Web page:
Would you believe Eddie is a doe-eyed innocent dreamer? Who everyone is a massive c*nt to for no reason? Especially the rich, upper-class jocks? I know, right, who would’ve thought? But while Eddie the Eagle mostly just adds more, older myths to the Eddie the Eagle mythos, it does at least seem to understand his appeal. What separates Eddie the Eagle from Race is that where Race never really chooses an angle, Eddie the Eagle makes a clear choice (the most obvious, Hollywood angle to be sure) and sticks to it. There’s a defining moment in Eddie the Eagle when the Olympic crowd first falls in love with him.
It reminded me of a few years back when I was covering Comic Con. I was walking around feeling horribly cynical, wondering what the hell I was doing there, when I asked some cosplayers if I could take their picture. They all instantly snapped to attention, and the obvious joy they felt to be out in their costumes was so palpable and contagious that it melted every sh*tty, sardonic, misanthropic bone in my body and all of a sudden I felt like the kind of person who might cry at a Zales commercial. Even in its sea of lame clichés, Eddie the Eagle‘s depiction of this kind of feeling was eerily spot on. It brought me right back. I didn’t need all the other crap, but if this is what the movie is supposed to be about, I get it.
It should be said, the acting and the musical choices are also great, and the circumstances of the Christopher Walken reveal (which, again, have absolutely nothing to do with the actual Eddie the Eagle) are surreal to the point of being delightful. Walken, as “Warren Sharp,” first shows up on the cover of an old library book, My Life In Jumping or something to that effect, that looks like it fell out of a Wes Anderson movie. He and Hugh Jackman later have a moment, and I happened to be sitting in front of two older guys, redolent of Aqua-Velva when I saw it. With their strangely comforting musk enveloping me, and Christopher Walken on screen, it was like watching Hugh Jackman’s redemption in smell-o-vision.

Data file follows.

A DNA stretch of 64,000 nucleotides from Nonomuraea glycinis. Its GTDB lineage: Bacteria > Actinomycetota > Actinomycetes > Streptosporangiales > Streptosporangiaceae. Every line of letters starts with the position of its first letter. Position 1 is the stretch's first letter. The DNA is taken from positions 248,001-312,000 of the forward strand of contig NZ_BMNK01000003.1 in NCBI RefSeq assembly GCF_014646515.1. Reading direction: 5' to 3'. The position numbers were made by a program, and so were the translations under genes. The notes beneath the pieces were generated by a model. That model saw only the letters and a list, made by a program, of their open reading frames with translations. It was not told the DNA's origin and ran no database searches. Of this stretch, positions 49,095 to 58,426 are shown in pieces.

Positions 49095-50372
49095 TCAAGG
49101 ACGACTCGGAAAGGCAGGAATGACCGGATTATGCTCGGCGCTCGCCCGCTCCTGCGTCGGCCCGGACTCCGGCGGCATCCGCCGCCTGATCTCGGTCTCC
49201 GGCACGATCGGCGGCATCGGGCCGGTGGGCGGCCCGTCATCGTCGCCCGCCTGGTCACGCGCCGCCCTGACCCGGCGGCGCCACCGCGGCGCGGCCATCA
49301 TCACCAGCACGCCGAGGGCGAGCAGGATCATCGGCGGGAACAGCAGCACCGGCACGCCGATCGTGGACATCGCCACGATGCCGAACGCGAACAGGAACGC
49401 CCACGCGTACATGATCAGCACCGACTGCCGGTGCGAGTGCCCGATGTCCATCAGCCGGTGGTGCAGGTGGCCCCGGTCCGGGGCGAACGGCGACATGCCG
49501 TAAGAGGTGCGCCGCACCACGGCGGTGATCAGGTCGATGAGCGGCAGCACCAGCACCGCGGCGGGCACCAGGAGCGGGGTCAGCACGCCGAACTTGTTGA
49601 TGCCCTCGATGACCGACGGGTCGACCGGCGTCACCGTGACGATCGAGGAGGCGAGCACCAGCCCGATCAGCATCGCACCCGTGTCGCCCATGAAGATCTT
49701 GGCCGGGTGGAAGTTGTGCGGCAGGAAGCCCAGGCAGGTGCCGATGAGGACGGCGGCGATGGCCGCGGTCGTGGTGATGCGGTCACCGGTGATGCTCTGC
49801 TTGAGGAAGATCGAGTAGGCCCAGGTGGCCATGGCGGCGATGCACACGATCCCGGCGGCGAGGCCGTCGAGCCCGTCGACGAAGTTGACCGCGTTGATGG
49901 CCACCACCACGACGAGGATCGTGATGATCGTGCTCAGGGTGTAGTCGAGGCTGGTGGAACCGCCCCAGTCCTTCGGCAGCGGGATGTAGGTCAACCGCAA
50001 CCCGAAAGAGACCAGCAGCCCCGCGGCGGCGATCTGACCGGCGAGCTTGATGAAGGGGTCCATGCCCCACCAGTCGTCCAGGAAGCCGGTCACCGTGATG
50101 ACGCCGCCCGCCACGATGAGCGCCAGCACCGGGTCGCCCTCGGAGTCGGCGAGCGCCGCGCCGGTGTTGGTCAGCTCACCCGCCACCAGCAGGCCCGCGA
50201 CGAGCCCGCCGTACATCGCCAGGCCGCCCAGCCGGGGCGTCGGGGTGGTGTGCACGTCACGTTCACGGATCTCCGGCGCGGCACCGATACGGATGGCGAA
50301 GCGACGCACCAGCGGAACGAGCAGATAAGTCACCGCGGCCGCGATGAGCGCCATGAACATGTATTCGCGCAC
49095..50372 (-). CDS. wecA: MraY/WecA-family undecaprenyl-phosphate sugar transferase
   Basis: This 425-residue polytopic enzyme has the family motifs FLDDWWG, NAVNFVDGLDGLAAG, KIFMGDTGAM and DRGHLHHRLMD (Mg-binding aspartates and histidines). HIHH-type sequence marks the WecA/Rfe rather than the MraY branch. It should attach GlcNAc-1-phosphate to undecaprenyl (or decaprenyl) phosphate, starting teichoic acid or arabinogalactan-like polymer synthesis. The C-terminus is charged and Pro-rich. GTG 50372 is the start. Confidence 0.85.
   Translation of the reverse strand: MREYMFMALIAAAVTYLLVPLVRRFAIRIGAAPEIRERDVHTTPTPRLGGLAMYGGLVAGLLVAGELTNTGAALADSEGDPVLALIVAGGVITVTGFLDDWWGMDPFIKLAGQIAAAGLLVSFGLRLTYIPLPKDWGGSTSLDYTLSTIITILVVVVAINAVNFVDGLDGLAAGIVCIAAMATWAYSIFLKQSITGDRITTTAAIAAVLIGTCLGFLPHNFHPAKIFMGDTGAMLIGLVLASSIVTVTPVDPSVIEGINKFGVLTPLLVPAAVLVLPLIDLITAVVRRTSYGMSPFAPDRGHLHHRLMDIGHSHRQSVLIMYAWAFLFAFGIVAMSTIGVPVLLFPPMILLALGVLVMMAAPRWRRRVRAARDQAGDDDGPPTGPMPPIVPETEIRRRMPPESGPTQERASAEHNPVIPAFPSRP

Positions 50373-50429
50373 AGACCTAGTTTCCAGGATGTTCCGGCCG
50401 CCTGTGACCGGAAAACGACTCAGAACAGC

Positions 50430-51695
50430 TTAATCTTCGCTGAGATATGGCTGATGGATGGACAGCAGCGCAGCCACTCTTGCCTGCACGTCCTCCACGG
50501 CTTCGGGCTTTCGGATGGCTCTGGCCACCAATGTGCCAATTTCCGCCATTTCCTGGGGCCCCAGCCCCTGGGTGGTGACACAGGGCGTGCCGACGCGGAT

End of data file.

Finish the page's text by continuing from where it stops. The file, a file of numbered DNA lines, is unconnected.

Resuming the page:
Similarly, for my last three or four press screenings, there’s been a guy in the audience, presumably mentally off in some way, who has a tendency to laugh, loud, and hard, and way too long, at seemingly random moments during movies. If it sounds annoying, it’s not, and every time he laughs now I completely lose it, especially when it’s at strange times like during the Lord’s Prayer in Risen. As a potential Eddie the Eagle viewer you probably didn’t need to know that, but the phenomenon of contagious, weirdo enthusiasm was perfectly on theme here, and I don’t think a person can ever truly separate a film from their experience of viewing it for the first time.
I still think there’s a better Eddie Edwards movie to be made than this one, and I hope there’s a 30 for 30 documentary about him someday. In the meantime, Eddie the Eagle is pretty fun too.
Vince Mancini is a writer, comedian, and podcaster. A graduate of Columbia’s non-fiction MFA program, his work has appeared on FilmDrunk, the UPROXX network, the Portland Mercury, the East Bay Express, and all over his mom’s refrigerator. Fan FilmDrunk on Facebook, find the latest movie reviews here.